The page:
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To think hospitals should give baby of atopic parents hypoallergenic formula instead of normal formula

(147 Posts)
ShineSmile Tue 24-Jun-14 15:30:48

... if baby is not taking to breastfeeding for whatever reason, and needs formula milk (normally for a day or two to build up strength etc), the hospital should give baby of atopic parents hypoallergenic formula instead of normal cows milk formula?

(babies of both atopic parents have a 80% chance of allergies, which includes food allergies)

lyndie Tue 24-Jun-14 15:34:01

Why don't the parents provide the formula?

KirjavaTheCat Tue 24-Jun-14 15:34:53

I thought hospitals advise you bring your own, dairy or otherwise, these days.

BeachyKeen Tue 24-Jun-14 15:35:34

I think it would be the parents buying the formula, and then they can get which ever they prefer.

KirjavaTheCat Tue 24-Jun-14 15:36:21

Mind you, if the baby is likely to be dairy and soya sensitive, they'd have to prescribe the milk, so... I guess yanbu.

gamerchick Tue 24-Jun-14 15:36:40

You have to take your own in here.

How much extra will that cost though?

I'd imagine, if there's that much of a risk, the parents should bring their own formula.

I took my own to hospital just in case breastfeeding didn't work out. When it didn't, I offered to use the formula I'd bought, but the hospital provided it for me instead. I think it varies according to NHS trust.

Gileswithachainsaw Tue 24-Jun-14 15:37:28

Why don't the parents provide the formula?

Have you seen the price of the pepti milks?

Your talking £30 a tub. When dd was a baby it was prescription only, no idea if it's available to buy now in a chemist without delivery charges or worry it's not genuine

cardamomginger Tue 24-Jun-14 15:48:22

There are lots of different types of formula for allergic babies. They need to be prescribed on a case by case basis according to that baby's needs and symptoms. A hospital can't know in advance which formula is going to be suitable. So I think YABU.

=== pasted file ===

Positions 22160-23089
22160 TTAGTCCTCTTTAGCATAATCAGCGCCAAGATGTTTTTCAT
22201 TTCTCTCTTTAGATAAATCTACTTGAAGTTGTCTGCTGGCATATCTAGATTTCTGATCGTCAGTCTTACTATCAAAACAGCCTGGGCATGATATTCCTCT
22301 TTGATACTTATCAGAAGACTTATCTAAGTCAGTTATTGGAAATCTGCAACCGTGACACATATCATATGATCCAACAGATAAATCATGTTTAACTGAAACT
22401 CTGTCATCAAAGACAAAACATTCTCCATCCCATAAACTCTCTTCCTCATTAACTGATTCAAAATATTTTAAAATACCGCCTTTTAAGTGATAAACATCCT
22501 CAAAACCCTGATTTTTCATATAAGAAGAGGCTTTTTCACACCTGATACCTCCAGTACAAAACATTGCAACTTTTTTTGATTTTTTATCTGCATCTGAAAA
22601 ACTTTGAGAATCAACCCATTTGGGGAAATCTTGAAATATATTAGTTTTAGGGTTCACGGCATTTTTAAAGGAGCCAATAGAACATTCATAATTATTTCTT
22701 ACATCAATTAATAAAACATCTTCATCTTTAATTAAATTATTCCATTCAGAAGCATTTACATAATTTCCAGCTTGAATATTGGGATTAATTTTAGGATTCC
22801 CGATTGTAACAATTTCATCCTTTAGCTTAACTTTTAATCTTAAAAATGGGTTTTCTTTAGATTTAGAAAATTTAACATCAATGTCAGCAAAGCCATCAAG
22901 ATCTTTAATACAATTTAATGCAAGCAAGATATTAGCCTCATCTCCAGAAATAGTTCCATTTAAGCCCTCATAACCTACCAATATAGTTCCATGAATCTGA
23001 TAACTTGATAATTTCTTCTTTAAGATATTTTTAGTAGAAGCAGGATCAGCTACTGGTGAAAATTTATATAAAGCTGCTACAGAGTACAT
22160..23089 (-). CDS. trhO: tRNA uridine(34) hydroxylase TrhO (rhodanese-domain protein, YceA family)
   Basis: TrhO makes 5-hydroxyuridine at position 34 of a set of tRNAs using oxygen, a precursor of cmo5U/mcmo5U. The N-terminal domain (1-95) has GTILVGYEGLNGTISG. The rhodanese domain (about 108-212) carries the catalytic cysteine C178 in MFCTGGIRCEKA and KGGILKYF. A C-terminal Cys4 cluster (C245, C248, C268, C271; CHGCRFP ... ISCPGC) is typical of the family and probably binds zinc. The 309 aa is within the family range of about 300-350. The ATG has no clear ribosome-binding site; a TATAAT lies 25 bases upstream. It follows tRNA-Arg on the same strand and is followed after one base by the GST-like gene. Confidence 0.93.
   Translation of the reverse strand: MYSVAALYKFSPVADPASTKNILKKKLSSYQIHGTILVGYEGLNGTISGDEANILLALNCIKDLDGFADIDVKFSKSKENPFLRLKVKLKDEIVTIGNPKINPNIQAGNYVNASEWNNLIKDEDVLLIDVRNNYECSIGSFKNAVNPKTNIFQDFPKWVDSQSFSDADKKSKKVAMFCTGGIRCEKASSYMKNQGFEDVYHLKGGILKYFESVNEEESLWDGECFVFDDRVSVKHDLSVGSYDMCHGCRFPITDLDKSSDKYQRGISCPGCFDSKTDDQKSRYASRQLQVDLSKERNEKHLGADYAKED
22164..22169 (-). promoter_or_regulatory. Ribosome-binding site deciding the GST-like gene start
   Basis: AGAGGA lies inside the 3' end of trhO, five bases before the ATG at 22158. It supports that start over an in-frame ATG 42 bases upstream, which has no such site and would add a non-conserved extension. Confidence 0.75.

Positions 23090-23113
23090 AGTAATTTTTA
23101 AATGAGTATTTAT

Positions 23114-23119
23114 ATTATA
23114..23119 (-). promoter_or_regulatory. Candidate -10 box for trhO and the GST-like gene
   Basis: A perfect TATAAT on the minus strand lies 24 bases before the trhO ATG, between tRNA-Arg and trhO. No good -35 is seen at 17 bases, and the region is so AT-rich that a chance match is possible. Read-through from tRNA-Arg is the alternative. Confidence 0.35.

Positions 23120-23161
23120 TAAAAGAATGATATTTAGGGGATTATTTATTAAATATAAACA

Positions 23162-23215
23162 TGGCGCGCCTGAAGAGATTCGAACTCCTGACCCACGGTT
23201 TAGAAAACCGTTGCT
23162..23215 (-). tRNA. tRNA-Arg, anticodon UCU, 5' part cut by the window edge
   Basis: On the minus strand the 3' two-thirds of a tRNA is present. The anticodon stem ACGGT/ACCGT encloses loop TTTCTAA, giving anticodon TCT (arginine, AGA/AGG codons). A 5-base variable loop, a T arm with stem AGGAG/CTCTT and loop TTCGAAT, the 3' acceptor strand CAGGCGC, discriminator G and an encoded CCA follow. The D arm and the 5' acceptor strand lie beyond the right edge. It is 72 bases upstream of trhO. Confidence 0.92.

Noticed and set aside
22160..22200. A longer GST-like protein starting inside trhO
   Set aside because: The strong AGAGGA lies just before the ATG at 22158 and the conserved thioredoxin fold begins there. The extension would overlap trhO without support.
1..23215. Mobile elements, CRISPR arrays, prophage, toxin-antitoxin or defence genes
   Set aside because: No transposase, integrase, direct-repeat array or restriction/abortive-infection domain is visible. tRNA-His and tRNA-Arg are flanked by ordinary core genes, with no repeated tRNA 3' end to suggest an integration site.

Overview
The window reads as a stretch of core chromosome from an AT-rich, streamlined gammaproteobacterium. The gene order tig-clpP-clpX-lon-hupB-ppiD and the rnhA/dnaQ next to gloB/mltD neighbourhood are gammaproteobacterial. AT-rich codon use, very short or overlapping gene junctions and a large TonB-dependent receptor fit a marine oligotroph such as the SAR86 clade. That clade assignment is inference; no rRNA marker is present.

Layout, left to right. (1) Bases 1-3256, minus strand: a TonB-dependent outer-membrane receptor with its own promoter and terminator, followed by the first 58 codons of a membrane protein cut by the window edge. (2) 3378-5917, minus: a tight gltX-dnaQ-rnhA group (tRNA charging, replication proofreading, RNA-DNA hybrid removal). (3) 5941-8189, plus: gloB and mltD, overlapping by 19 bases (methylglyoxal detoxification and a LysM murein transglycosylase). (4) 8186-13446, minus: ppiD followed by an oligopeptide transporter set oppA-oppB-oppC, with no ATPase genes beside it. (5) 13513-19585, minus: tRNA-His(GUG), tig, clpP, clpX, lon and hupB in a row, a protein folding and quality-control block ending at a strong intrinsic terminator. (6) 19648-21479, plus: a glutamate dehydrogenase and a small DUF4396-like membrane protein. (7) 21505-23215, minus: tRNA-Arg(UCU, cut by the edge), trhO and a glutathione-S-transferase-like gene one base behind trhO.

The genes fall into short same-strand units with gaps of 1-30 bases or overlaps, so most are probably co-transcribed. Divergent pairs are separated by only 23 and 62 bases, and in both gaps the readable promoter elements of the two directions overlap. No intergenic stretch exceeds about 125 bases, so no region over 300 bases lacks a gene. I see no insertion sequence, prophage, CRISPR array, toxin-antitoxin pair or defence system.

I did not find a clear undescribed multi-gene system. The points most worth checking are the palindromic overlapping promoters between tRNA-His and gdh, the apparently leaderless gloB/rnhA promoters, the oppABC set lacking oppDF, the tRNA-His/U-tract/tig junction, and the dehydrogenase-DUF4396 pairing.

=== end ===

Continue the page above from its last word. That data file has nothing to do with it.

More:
However YANBU if you asked for faster referral to paed gastric/allergy specialist and prompt, no nonsence, prescription of suitable formula. In my experience as the mother of camp allergic DD, there is far too much faffing about with low doses of ranitidine and 'reassurances' that screaming and writhing are 'normal'.

cardamomginger Tue 24-Jun-14 15:49:03

Camp allergic? CMP allergic.

helensburgh Tue 24-Jun-14 15:51:56

Yes no doubt they should, cost is the reason why it doesn't happen.

grocklebox Tue 24-Jun-14 15:54:52

Buy your own, ffs.
Holy crap, your priorites are fucked.

fledermaus Tue 24-Jun-14 15:57:14

If they baby cannot be breastfed and needs formula for medical reasons then the hospital should provide something appropriate.

If we're talking about a newborn though, what they really need is colostrum for the first few days, especially if they might be allergic.

grocklebox Tue 24-Jun-14 16:01:47

its highly unlikely that the baby "cannot" be breastfed, rather that the parent(s) choose for one reason or another not to do it.
Either way, buy your own. Its your kid, not the NHS's.

quietbatperson Tue 24-Jun-14 16:04:31

Message withdrawn at poster's request.

eekihaveadate Tue 24-Jun-14 16:05:26

Grocklebox it may be "highly unlikely" but it does happen that some babies cannot breastfeed. Or cannot digest the protein or sugar in their mother's milk or in cows milk or soya milk and need an artificial hydrolysed formula.